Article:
Codes of practice for managing IP

12 August 2016  |  Admin


In support of businesses and PROs engaging in the exploitation of research, governments, funding agencies and professional associations have responded by commissioning and publishing guidelines and recommendations for the management of IP in knowledge transfer activities. Often presented as Codes of Practice or Handbooks, there are many such guidelines, policies and other tools widely available now. Although each has been developed for the particular requirements of a specific country, professional body or industry association, by and large, there are many overriding recommendations that are common to all situations. These commonalities are based on implementation of a good practice environment to ensure IP is professionally managed in a manner that fosters harmonisation of procedures, terms and conditions across PROs and business communities and delivers fair and equitable exploitation of research and innovation.

In response to the re-launching of the Lisbon Strategy in 2005 and the re-emphasis on improving links between PROs and industry, the European Commission (2008) published a Code of Practice in 2008 to facilitate the implementation of guidelines for proper management of IP as a support for more effective exploitation of publicly-funded research results, with a view to translating them into new products and services across the Community.

IPO, the Intellectual Property Office of the United Kingdom, published an update to Intellectual Asset Management for Universities (known generally as The Guide) in 2011 (IPO, 2011). The emphasis in the updated edition is on creation and dissemination of knowledge, but acknowledges that PROs may differ in their approach to achieving this. Thus the guidelines are structured to enable universities and research organisations to develop a policy suitable for themselves and to   create an IP strategy that allows them to optimise the benefits from knowledge transfer in line with their own specific business model.

ICC, the International Chamber of Commerce, published guidelines (2008) with an emphasis on each business developing its own IP policy to create awareness among its staff of the value of IP, the management of risks associated with infringement and to ensure compliance with IP laws.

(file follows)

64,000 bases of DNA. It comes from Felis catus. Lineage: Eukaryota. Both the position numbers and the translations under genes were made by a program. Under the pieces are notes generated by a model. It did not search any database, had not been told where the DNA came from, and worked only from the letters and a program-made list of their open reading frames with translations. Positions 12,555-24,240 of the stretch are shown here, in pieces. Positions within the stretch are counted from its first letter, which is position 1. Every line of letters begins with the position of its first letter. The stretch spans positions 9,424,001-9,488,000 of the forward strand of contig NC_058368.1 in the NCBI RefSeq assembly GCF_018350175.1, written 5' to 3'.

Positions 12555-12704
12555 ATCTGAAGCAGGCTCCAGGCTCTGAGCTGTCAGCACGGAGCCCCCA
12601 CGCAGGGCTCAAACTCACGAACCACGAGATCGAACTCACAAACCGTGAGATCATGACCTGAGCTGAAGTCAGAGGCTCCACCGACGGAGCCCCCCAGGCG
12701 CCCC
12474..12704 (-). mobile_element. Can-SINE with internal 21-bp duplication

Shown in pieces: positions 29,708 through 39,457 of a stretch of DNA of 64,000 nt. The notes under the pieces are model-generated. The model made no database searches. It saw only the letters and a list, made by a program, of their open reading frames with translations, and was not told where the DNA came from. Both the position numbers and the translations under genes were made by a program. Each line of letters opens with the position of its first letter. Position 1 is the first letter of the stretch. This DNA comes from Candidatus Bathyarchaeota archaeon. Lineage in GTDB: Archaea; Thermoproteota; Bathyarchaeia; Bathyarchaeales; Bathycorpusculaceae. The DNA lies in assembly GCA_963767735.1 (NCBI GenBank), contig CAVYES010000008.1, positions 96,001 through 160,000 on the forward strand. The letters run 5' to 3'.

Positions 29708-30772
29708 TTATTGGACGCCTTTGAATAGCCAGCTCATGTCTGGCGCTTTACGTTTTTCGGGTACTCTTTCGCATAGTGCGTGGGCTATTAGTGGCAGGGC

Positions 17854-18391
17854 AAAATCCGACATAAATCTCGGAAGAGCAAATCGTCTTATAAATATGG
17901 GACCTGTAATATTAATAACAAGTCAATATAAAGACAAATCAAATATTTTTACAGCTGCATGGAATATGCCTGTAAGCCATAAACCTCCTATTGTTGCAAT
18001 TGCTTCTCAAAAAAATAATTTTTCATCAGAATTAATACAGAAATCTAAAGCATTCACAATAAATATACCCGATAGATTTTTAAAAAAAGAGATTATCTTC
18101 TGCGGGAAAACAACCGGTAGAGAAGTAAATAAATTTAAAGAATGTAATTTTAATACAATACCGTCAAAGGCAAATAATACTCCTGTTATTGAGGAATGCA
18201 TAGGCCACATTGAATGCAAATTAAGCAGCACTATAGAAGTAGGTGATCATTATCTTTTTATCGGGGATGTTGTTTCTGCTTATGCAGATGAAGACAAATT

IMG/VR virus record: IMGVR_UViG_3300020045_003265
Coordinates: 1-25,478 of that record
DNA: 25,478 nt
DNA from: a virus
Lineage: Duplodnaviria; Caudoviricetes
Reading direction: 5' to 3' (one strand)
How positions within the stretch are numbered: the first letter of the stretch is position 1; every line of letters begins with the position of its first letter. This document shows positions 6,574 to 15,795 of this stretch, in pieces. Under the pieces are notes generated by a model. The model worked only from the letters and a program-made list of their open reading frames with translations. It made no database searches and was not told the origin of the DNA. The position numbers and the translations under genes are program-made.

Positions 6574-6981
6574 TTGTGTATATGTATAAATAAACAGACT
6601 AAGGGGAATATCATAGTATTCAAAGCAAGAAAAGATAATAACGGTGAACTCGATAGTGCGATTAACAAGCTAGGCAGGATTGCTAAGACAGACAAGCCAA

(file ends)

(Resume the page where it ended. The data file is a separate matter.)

The Irish Advisory Council for Science, Technology & Innovation (ICSTI) (later the Advisory Council for Science, Technology & Innovation (ACSTI)), published two Codes of Practice for the Management of IP, the first (ICSTI, 2004) with a focus on IP arising from publicly-funded research and the second (ACSTI, 2005) with a set of guidelines for managing IP in public-private collaborative research projects.

WIPO, the World Intellectual Property Organization, published its guidelines (2004) for universities and R&D organisations developing and implementing an IP policy, with an emphasis on developing countries laying the foundation for knowledge-based economic development.

AURIL, the Association for University Research & Industry Links, published its Handbook (2000). Aimed at Technology Transfer Office (TTO) and Knowledge Transfer Office (KTO) managers, it provides a valuable tool-kit with guidelines, forms and templates for implementation of IP management systems.

These documents address key elements relating to IP, on which investors want assurances when they are considering an investment in a technology or company. Most of these key elements relate to aspects that verify and validate the provenance of the IP, such as:

  • Recording of the results and data that support a creative work or invention;
  • Reporting of results and inventions;
  • Designation of inventorship or authorship;
  • Assignment of ownership;
  • Confidentiality with respect to proprietary information;
  • Timely filing for appropriate protection; and
  • Identification and clarification of all third party rights with respect to the IP.

These Codes of Practice or Handbooks provide a set of essential ‘good practice guidelines and recommendations’ that ensure the key aspects outlined are addressed properly at each stage in the process of developing and managing IP. Where a research group has the appropriate procedures in place, any due diligence undertaken by the industry and investment community considering the exploitation of a research output from that group is made much simpler. In the long run, it also ensures a high degree of confidence in the integrity of the IP that these organisations hope to use as a cornerstone on which to build a commercial operation.

Chapter 15 revisits these key requirements in more detail and looks at the process of ‘due diligence’ and how important these requirements are in establishing and maintaining the value of IP.

Further chapters here in Part III explain some of the more practical details of these requirements. Chapter 10 takes a detailed look at the recording of results in Laboratory Notebooks; procedures for the reporting of inventions and creations in an Invention Disclosure are presented in Chapter 11; how to decide whether someone is entitled to inventorship is explained in Chapter 12 and how to balance the need to publish research results with the requirements for patenting of inventions is discussed in Information Disclosures in Chapter 13